In a preferred form of the invention, the electrical device comprises a simple resistance element or capacitor or the like which imposes a predetermined impedance on the service line, which is measurable by the person making the routine check of the line in order to determine both the condition of the line and the presence of any authorized and/or unauthorized telephone sets or other electrical equipment on the line.
It is an object of this invention to provide a means for determining from a remote test or checking station the condition of an electrical service line between the checking station and a service installation for electrical equipment, even when no electrical equipment is connected to the line at the service installation.
Another object of this invention is to provide a means for determining from a remote test or checking station the presence of any authorized and/or unauthorized telephone sets or other electrical equipment connected to a service line at a service installation.
A further object of this invention is to provide a means for determining from a remote test or checking station both the operability of a service line between the checking station and a service installation and the presence of any authorized and/or unauthorized electrical equipment, such as telephone sets, connected to the line at the service installation.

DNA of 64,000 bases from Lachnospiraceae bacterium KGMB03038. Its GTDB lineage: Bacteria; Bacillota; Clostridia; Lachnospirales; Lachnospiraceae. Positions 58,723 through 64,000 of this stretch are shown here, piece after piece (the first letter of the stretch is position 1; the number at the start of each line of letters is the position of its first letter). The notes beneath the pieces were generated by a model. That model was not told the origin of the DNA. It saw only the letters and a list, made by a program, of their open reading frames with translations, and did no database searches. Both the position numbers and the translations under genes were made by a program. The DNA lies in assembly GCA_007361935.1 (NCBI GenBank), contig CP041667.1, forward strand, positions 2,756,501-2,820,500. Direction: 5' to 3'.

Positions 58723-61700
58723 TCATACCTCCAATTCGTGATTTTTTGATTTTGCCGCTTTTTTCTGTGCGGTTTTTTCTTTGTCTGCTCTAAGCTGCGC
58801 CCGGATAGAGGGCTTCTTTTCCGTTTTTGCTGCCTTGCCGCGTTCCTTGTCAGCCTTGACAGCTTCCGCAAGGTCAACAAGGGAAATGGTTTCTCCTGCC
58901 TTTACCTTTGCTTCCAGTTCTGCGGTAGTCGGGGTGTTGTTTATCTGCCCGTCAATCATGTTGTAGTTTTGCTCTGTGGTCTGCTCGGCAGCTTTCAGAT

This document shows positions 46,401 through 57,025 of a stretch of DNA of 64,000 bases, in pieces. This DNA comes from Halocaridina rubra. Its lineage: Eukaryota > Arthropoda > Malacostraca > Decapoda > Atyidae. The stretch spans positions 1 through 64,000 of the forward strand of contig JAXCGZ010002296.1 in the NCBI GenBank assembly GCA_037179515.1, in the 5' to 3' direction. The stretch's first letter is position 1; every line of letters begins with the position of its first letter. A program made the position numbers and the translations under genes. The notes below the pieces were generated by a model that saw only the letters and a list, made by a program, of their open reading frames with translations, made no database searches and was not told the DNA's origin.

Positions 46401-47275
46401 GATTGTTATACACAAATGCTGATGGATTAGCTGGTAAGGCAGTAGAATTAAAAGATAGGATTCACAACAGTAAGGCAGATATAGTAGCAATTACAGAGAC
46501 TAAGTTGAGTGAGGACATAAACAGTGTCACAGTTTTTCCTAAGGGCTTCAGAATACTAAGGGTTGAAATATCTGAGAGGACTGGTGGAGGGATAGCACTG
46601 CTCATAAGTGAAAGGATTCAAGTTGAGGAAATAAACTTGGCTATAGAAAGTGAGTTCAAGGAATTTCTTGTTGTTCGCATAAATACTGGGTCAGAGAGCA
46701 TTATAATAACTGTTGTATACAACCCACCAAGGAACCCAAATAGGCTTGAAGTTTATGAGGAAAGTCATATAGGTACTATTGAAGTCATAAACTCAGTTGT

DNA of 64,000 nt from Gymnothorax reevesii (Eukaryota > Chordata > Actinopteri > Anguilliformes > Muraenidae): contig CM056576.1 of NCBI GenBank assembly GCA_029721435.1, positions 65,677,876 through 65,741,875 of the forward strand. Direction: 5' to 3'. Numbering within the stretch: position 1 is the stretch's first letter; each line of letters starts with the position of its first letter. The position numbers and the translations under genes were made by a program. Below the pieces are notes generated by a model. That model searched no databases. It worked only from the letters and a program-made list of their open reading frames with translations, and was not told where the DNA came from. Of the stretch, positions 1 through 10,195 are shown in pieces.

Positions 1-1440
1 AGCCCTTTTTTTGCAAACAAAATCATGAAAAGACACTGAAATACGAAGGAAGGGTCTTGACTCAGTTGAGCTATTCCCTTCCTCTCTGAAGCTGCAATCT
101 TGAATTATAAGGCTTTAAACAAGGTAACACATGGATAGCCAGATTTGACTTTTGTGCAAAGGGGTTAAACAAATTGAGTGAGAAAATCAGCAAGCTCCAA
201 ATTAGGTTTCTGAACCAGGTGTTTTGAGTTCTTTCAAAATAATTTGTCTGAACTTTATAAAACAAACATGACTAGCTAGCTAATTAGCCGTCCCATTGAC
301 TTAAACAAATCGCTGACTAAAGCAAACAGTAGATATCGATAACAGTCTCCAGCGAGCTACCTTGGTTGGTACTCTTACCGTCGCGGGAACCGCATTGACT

A still further object is to provide a means for determining from a remote location whether electrical equipment has been removed from an electric service line.
A still further object of the invention is to provide a method of accomplishing each of the above objects.
FIG. 1 is an exploded view in section of a telephone jack and plug embodying the present invention.
FIG. 2 is a view taken along line 2--2 in FIG. 1.
FIG. 3 is a sectional view of the jack and plug of FIG. 1 showing the jack and plug coupled together.
FIG. 4 is a diagrammatic, perspective, fragmentary view of a system embodying the present invention.
FIG. 5 is a view similar to FIG. 1 of a modified telephone jack and plug incorporating the present invention.
FIG. 6 is a view taken along line 6--6 in FIG. 5.
FIG. 7 is a view of the jack and plug of FIG. 5 shown in coupled relationship.
FIG. 8 is a view similar to FIG. 7 of a modified form of the invention.
In the drawings, wherein like reference numerals indicate like parts throughout the several views, a telephone coupler or jack and plug of substantially conventional construction are indicated generally at 10 in FIG. 1 and comprise a plug 11, comprising a suitable electrical insulating material and with a substantially flat, smooth front face 12 and a handle or grip means 13 on the rear face thereof. A plurality of electrical contacts or prongs 14 project forwardly from the body at the front face 12 thereof, and the prongs are connected through a pair of wires or electrical leads 15 and 16 and an electrical cable C to a suitable telephone set or instrument (not shown).